Market Insight on How Halving Will Impact Bitcoin Price
As the topic of the likely impact of the 2020 block reward halving rages on, a provider of institutional trading tools for digital currencies has released an estimate that shows the breakeven costs to mine a Bitcoin at current levels and device types would exceed $7,300 (estimated current breakeven cost) after the halving.
TradeBlock expects Bitcoin price to rise above estimated mining breakeven levels if the halving slated for about 40 days plays out similarly to the prior two halvings.
That is, based on the majority of mining equipment operated by commercial cryptocurrency miners having similar device specifications and maintaining current hash rate (~110,000,000 TH/s), the post-halving effect could see network hash rate increase in the following three months for Bitcoin mining – at a network hash rate of ~135,882,500 TH/s – to cost about $15,100.
“In 2020, we estimate that miners were operating at healthy margins in the first few months of the year before the recent market crash pushed miners into the red,” their report says regarding Bitcoin price’s recent ~30% decline. “Following the 2020 halving, we project mining breakevens to rise to between ~$12,000-$15,100 per coin assuming the hash rate stays near current levels or rises following a modest growth rate.”
The estimated negative profit margins at which miners have supposedly been operating are likely to widen until and unless the price of Bitcoin goes higher, they suggest, though highlighting other conditions that are present today to make the 2020 halving different from prior halvings when the network was less mature. They include the less mining operator influence today as against previous halvings when only few major players call the shot; general market risk associated with economic decline especially around the COVID-19 crisis which has crippled some sectors globally; and increased mining cost efficiencies.
Bill Barhydt, the founder of global peer-to-peer digital cash transfer network, Abra, tows the line of the pending halving – alongside other factors – pushing Bitcoin price higher. In his latest crypto update, Barhydt says it is safe to say volatility has returned to Bitcoin after months of relative calm, its recent plummet in price and a crawl back hence he is more bullish on Bitcoin now than before as the factors “could lead to an explosion in Bitcoin’s price”. Top among them is the coming Bitcoin halving which he believes will be “a big shock to the mining community as well as the investment community” that its intended impact has not been priced in.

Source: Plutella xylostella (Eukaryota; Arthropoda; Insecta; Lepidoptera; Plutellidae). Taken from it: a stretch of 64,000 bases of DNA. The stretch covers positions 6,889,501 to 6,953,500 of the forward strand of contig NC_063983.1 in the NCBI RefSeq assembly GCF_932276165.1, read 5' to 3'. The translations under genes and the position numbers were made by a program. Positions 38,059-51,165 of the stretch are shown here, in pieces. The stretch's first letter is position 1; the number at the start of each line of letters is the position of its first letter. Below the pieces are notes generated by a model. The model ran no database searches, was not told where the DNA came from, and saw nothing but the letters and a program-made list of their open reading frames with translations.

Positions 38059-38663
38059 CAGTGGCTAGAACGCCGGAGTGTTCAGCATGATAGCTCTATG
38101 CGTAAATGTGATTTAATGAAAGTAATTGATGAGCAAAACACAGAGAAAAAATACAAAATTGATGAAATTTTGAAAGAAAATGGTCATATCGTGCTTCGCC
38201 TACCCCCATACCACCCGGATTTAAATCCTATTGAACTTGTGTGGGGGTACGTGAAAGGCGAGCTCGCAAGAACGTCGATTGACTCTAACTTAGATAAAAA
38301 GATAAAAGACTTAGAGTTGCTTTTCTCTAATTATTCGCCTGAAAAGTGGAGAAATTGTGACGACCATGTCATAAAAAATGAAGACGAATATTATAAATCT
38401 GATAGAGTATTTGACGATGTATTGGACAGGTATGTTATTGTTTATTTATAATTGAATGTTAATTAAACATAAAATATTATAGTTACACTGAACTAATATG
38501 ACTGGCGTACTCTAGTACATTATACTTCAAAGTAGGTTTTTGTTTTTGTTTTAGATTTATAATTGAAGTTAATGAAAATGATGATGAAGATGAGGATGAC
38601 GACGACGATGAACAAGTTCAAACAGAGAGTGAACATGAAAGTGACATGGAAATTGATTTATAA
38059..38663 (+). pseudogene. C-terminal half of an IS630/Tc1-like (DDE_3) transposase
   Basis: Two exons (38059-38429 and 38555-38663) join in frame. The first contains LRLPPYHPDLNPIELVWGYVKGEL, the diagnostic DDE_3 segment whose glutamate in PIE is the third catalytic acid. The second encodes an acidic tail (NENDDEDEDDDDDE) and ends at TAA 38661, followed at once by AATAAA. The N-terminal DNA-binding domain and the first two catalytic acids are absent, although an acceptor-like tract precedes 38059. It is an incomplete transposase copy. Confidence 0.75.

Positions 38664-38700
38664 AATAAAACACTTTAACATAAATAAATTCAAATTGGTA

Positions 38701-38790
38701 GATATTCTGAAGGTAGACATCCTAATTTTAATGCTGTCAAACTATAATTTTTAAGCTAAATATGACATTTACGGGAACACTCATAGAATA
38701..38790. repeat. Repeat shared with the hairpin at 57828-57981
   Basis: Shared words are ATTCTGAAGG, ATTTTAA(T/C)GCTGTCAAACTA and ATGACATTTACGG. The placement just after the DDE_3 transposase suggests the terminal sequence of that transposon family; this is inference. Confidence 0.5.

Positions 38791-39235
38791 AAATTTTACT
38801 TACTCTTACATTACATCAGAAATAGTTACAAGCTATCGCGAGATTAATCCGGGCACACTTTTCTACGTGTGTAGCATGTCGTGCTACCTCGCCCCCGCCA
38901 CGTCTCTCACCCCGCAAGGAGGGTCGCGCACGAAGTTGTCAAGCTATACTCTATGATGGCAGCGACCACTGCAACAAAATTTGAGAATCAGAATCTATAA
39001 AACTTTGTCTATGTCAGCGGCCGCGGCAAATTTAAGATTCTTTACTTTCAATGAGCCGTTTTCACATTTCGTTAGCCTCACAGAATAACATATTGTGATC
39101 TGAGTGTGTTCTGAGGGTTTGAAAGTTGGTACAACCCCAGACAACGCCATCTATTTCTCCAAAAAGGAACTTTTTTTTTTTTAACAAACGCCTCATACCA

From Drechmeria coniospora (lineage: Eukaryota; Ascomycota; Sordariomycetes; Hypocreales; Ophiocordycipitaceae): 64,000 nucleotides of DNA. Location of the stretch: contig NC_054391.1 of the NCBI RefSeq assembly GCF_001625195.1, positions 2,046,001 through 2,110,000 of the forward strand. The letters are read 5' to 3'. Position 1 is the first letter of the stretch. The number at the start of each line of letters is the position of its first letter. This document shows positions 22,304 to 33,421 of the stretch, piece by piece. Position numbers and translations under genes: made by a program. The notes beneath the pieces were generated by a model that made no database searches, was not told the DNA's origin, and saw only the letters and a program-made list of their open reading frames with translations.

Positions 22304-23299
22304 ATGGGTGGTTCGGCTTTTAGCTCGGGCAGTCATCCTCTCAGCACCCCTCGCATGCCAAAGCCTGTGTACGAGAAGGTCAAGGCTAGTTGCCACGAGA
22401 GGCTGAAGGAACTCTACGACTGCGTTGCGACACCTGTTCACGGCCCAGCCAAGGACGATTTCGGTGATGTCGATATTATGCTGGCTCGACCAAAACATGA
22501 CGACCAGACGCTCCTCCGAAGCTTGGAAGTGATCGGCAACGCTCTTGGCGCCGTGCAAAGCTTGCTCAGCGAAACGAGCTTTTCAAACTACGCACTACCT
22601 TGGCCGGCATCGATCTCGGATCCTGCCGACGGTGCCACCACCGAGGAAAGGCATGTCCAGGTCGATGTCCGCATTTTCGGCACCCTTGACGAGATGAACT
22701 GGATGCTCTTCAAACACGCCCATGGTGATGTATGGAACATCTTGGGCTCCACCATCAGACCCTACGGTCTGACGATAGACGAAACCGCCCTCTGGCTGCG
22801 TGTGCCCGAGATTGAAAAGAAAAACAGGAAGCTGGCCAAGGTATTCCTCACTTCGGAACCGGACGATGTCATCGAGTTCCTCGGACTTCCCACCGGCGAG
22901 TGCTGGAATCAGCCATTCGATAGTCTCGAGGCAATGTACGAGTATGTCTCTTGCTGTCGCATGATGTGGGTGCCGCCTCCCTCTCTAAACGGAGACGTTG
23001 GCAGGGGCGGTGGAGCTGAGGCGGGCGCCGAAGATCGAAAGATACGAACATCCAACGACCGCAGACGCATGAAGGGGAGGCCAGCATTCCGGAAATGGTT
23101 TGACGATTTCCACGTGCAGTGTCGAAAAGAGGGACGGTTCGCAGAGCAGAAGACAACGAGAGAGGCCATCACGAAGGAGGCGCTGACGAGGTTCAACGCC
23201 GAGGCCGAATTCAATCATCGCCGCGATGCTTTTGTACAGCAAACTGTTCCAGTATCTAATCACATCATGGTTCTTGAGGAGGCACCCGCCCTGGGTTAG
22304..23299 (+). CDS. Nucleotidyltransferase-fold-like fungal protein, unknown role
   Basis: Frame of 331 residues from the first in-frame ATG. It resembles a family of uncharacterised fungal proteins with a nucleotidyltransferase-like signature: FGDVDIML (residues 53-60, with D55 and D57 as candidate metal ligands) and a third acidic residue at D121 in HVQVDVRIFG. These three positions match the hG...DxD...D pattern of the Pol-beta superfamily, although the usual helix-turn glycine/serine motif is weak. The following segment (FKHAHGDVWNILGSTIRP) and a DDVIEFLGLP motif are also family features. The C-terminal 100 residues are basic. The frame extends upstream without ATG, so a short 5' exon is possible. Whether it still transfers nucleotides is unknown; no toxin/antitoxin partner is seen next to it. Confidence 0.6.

He adds that the halving is particularly crucial when combined with expected quantitative easing measures that could see between $5 tln and $10 tln in new money released globally to cushion deflationary pressures of the Coronavirus disaster. People will seek out appreciation and yield to address this new dynamic and Bitcoin could “likely becomes more correlated to gold and less correlated to discretionary investment spending.”
More fiat currencies failing in two to four years could lead to inflation, negative bank rates and super high lending rates that will strain the banking system and trigger the awareness for Bitcoin as a hedge among many people. This will collide with the exciting new opportunities that are now available for people to earn with Bitcoin beyond just price appreciation, he adds.
However, while the Bitcoin Association President, Jimmy Nguyen, agrees that the coming halving may drive Bitcoin price up, he argues such a move is not based on fundamentals.
“In theory, the upcoming halving should not affect the price of Bitcoin; but in practice, many investors in the market still seem to think that it will temporarily drive up the price of Bitcoin – so it may well end up being a self-fulfilling prophecy,” he says touching on a “misguided thinking” that is not related to the technology’s real utility. “As a result, we could see further increases to Bitcoin’s price as we approach the next halving (in April for BCH and BSV, and in May for BTC), even though the halving itself does not warrant an increase in price.”